Edward Pang, class of 2015, Materials Science and Engineering major
I see a large disconnect between what is taught at school and what is needed to succeed in the real world. I believe the structure of the educational system is not geared to adequately prepare us for life after school. Many of my classes have been lectures with little real-world application, and we are evaluated
almost solely on what we can scribble and recite in an hour on a piece of paper, also known as an exam. All of this has no place in the real world and the workplace, and the resulting incentives are sending the wrong message to students.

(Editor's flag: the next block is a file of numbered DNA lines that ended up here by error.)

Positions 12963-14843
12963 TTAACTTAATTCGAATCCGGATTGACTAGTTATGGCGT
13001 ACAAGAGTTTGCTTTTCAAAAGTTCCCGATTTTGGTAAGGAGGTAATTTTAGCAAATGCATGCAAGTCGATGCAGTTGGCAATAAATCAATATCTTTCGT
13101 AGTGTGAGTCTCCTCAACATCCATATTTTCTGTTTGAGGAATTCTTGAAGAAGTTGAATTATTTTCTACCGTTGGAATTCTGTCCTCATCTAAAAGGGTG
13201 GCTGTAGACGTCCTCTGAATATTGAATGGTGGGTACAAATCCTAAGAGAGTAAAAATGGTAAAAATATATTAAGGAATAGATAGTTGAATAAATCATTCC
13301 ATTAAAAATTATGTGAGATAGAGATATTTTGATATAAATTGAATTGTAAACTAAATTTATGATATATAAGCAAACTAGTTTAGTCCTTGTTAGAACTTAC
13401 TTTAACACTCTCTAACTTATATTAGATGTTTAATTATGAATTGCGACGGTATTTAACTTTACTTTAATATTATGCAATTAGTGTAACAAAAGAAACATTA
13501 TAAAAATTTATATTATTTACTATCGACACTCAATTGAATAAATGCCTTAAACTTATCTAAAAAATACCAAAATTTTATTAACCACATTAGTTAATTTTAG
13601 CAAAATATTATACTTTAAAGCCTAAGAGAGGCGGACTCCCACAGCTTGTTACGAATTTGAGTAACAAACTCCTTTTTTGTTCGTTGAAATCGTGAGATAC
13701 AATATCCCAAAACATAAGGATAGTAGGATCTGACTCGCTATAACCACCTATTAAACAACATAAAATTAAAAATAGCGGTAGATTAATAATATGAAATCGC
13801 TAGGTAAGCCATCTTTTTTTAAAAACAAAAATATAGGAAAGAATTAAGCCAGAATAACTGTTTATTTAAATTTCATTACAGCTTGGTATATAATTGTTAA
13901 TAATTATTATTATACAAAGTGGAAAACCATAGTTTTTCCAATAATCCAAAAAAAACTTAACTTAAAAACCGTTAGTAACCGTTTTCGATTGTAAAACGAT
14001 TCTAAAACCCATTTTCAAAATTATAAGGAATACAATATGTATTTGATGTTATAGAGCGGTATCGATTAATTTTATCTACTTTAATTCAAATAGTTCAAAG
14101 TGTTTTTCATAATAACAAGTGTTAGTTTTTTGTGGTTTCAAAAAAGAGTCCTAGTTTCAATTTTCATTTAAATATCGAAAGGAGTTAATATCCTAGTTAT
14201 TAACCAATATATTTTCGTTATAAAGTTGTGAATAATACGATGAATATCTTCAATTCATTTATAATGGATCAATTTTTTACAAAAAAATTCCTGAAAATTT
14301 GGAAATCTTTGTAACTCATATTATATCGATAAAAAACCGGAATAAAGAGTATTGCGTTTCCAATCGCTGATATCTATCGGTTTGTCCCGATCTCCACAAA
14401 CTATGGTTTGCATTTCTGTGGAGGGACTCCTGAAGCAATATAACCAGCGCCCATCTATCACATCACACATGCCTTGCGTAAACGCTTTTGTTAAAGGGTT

After getting a chance to taste the real world at my past internships at NASA and Boeing, I have come to realize that my perception of what I was doing at school to earn my degree was greatly mismatched with what was expected of me at the workplace. In the workplace, I was never asked to remember specific facts about a material system. I was told I could look that information up. What was valued, however, was my ability to gain a deeper understanding and take that knowledge and apply it to develop creative solutions.
We are not in school to have a whole list of facts memorized. We are here to learn skills like how to gain a deeper understanding, how to think critically, but most importantly, how to learn. We should reevaluate the system to help ensure that what it teaches students aligns more closely with what we really want to give students as part of an undergraduate education.
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